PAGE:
NEW YORK (Reuters) – A gauge of global stocks headed for its biggest one-day percentage climb in a week on Tuesday as a fall in U.S. Treasury yields eased concerns the economic recovery could overheat and lead to stronger-than-expected inflation.
U.S. Treasury yields fell with eyes on the $120 billion auctions of 3-, 10- and 30-year Treasuries this week, as a weak 7-year note sale that prompted a spike in yields two weeks ago was followed by another soft auction last week.
Benchmark 10-year notes last rose 15/32 in price to yield 1.542%, from 1.594% late on Monday. The note has topped 1.6% three times since Feb. 25, reaching levels not seen in over a year.
“It is important to put it into context – the 10-year has gone from 1% to 1.60%,” said Andrew Mies, chief investment officer at 6 Meridien in Wichita, Kansas. “If it goes to 2% nobody will be particularly surprised. I don’t think many people would expect it to go to 2.5%.”
On Wall Street, each of the major averages were higher, led by a gain of more than 4% in the Nasdaq, putting the tech-heavy index on track for its biggest one-day percentage rise since April 6 last year when the equity market was in the early stages of recovery from the pandemic-fueled selloff.
The index has been highly susceptible to climbing rates, and Monday’s retreat left it down more than 10% from its Feb. 12 close, confirming what is widely considered to be a correction.
The Dow Jones Industrial Average rose 233.75 points, or 0.74%, to 32,036.19, the S&P 500 gained 77.46 points, or 2.03%, to 3,898.81 and the Nasdaq Composite added 520.45 points, or 4.13%, to 13,129.61.
In Europe, stocks closed higher after extending gains from their best session in four months, a day earlier, as a rise in shares of oil and utility companies helped counter losses in miners.
The pan-European STOXX 600 rose 0.8%, with the utility sector rising more than 1.5%.
Investors will closely watch a European Central Bank meeting later this week for whether policymakers have decided to step up the pace of emergency bond purchases to appease skittish markets.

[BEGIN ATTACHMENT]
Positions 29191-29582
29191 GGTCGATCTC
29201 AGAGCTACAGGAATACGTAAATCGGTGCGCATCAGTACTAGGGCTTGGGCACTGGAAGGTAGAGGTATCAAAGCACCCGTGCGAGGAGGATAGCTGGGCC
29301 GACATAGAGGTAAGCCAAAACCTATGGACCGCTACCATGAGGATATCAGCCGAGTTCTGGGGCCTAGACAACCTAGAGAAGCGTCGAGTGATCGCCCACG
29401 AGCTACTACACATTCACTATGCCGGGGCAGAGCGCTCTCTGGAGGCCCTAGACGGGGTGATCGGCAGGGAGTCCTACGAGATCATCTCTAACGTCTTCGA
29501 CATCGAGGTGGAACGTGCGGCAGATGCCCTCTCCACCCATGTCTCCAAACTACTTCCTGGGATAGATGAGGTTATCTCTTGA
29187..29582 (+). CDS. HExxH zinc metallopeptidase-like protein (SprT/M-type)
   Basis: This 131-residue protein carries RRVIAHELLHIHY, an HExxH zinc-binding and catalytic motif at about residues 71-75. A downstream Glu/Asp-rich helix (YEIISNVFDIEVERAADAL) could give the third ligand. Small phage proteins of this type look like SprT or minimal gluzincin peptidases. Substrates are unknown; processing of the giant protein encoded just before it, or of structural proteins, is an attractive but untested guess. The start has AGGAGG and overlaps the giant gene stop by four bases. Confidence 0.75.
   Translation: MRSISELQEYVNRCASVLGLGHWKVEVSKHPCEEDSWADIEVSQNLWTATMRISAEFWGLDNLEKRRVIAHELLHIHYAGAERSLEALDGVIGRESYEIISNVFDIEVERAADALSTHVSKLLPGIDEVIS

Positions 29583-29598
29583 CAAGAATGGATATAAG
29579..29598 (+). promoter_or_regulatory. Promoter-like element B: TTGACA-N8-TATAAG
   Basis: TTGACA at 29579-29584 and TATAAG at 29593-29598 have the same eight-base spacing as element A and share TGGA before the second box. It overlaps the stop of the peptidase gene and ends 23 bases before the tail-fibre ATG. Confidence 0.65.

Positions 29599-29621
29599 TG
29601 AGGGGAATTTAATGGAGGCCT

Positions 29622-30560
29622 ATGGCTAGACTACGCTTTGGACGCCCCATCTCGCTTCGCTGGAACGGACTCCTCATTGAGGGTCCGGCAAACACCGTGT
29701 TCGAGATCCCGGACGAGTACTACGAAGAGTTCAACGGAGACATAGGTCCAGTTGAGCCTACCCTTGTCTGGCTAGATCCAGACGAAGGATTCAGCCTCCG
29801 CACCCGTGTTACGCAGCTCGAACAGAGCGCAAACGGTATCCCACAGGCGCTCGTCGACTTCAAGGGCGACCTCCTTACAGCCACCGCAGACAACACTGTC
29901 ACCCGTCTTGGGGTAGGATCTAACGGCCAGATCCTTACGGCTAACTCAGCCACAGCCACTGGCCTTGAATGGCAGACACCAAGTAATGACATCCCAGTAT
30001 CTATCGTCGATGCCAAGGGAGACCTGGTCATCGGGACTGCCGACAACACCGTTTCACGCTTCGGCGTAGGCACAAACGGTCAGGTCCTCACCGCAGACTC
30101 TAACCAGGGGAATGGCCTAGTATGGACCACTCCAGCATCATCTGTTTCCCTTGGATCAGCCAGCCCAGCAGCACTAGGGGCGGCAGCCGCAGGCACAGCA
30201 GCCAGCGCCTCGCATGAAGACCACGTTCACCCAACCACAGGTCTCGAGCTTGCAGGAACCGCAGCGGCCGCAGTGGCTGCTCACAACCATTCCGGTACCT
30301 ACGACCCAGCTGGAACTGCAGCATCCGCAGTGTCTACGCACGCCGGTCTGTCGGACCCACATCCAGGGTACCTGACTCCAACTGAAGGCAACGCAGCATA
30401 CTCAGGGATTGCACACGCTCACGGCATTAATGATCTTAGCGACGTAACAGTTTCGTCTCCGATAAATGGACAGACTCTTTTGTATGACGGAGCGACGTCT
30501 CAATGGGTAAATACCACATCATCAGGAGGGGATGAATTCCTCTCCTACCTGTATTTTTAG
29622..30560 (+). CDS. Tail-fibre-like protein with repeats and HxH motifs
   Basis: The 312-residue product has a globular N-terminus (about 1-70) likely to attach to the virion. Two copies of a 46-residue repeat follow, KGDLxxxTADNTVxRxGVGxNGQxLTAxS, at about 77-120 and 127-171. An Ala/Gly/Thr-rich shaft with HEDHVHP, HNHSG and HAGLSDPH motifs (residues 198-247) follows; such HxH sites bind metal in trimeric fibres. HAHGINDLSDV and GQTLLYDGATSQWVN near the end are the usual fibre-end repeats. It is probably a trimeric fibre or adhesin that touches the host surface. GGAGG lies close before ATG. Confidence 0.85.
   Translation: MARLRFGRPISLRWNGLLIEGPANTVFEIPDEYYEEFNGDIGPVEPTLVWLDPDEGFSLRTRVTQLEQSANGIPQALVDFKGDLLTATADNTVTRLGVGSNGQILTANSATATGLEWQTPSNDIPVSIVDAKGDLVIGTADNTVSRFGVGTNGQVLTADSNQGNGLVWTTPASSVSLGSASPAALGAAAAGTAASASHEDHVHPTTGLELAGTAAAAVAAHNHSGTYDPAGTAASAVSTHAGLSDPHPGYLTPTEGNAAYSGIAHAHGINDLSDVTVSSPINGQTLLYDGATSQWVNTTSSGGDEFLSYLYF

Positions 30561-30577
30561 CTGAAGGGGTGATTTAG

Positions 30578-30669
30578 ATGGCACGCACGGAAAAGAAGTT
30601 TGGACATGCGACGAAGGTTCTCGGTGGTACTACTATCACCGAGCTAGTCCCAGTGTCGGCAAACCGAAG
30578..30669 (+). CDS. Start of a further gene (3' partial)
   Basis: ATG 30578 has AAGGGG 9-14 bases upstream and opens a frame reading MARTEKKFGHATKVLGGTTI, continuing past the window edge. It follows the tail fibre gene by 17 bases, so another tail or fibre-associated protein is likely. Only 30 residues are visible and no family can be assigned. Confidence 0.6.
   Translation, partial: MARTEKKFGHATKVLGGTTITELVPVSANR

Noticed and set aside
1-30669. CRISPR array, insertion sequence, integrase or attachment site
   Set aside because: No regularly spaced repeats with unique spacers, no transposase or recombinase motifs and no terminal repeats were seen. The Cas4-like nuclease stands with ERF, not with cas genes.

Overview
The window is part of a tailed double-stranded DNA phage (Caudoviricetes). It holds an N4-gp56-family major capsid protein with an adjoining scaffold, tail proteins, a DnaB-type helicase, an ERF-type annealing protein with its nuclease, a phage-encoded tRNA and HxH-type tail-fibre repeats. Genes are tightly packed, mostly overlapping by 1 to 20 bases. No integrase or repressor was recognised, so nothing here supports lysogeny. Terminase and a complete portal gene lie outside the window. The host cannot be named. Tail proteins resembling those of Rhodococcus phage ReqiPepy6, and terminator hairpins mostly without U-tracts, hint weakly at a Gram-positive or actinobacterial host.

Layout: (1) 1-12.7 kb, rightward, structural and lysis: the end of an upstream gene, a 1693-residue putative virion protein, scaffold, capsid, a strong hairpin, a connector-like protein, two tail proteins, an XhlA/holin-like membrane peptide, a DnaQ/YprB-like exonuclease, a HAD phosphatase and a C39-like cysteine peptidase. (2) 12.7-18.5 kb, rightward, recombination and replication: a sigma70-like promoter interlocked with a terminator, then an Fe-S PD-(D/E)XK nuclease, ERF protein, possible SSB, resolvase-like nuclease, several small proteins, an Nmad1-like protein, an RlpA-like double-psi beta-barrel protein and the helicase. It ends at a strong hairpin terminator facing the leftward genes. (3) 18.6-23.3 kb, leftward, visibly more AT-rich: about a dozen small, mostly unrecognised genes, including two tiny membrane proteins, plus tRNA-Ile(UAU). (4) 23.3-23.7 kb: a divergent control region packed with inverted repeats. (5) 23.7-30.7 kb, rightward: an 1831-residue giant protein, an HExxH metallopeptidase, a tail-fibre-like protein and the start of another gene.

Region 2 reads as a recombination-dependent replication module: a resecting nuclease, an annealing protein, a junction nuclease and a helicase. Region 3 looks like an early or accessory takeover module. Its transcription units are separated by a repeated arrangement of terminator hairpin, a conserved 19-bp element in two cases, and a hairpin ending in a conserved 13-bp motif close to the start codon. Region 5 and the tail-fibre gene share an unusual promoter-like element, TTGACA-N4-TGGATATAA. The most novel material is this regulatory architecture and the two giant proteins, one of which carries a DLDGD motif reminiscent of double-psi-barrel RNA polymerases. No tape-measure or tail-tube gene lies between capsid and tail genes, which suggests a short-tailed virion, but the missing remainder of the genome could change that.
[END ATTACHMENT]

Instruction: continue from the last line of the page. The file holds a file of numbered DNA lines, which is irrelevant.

Data on Tuesday showed the ECB barely nudged up its emergency bond purchases last week even before subtracting debt that matured over that period, raising fresh questions about the central bank’s resolve to curb a bond market sell-off.
MSCI’s gauge of stocks across the globe gained 1.77%.
The speedier rollout of COVID-19 vaccines in some countries and the planned $1.9 trillion U.S. stimulus package helped underpin a brighter global economic outlook, the Organisation for Economic Cooperation and Development (OECD) said, as it raised its 2021 growth forecast to 5.6%.
In foreign exchange markets, the dollar index backed away from a 3-1/2-month high, allowing riskier currencies such as the Aussie and the Kiwi dollar to move higher.
The dollar index fell 0.464%, with the euro up 0.5% to $1.1902.
Oil prices backed off earlier highs in choppy trading, with Brent dipping back to the $68 mark as investors weighed easing concerns over a supply disruption in Saudi Arabia with the likelihood of limited supply from OPEC+ output limits.
U.S. crude futures settled at $64.01 per barrel, down $1.04 or 1.60%. Brent crude futures settled at $67.52 per barrel, down 72 cents or 1.06%.
Gold surged more than 2% on the back of the retreat in U.S. Treasury yields and the weaker dollar, staging a strong recovery from the nine-month low it hit in the previous session.
Spot gold added 2.1% to $1,717.25 an ounce.
U.S. gold futures settled up 2.3% at $1,716.90.
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